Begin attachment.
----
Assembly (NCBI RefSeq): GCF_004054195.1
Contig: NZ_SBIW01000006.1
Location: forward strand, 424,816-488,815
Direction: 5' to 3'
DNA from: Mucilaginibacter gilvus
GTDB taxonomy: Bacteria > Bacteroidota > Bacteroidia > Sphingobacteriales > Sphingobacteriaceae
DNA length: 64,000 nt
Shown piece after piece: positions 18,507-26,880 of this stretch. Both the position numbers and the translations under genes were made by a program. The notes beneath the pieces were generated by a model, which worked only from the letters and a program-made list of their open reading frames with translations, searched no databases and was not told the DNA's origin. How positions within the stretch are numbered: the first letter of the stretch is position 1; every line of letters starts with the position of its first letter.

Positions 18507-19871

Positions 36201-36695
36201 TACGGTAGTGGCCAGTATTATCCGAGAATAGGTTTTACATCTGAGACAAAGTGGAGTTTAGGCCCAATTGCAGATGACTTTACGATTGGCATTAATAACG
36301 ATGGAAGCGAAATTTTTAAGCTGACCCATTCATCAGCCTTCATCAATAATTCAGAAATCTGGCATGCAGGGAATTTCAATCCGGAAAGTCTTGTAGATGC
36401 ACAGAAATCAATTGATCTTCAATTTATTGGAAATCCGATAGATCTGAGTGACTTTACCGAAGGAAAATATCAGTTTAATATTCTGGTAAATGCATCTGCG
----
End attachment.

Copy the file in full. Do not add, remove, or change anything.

Assembly (NCBI RefSeq): GCF_004054195.1
Contig: NZ_SBIW01000006.1
Location: forward strand, 424,816-488,815
Direction: 5' to 3'
DNA from: Mucilaginibacter gilvus
GTDB taxonomy: Bacteria > Bacteroidota > Bacteroidia > Sphingobacteriales > Sphingobacteriaceae
DNA length: 64,000 nt
Shown piece after piece: positions 18,507-26,880 of this stretch. Both the position numbers and the translations under genes were made by a program. The notes beneath the pieces were generated by a model, which worked only from the letters and a program-made list of their open reading frames with translations, searched no databases and was not told the DNA's origin. How positions within the stretch are numbered: the first letter of the stretch is position 1; every line of letters starts with the position of its first letter.

Positions 18507-19871

Positions 36201-36695
36201 TACGGTAGTGGCCAGTATTATCCGAGAATAGGTTTTACATCTGAGACAAAGTGGAGTTTAGGCCCAATTGCAGATGACTTTACGATTGGCATTAATAACG
36301 ATGGAAGCGAAATTTTTAAGCTGACCCATTCATCAGCCTTCATCAATAATTCAGAAATCTGGCATGCAGGGAATTTCAATCCGGAAAGTCTTGTAGATGC
36401 ACAGAAATCAATTGATCTTCAATTTATTGGAAATCCGATAGATCTGAGTGACTTTACCGAAGGAAAATATCAGTTTAATATTCTGGTAAATGCATCTGCG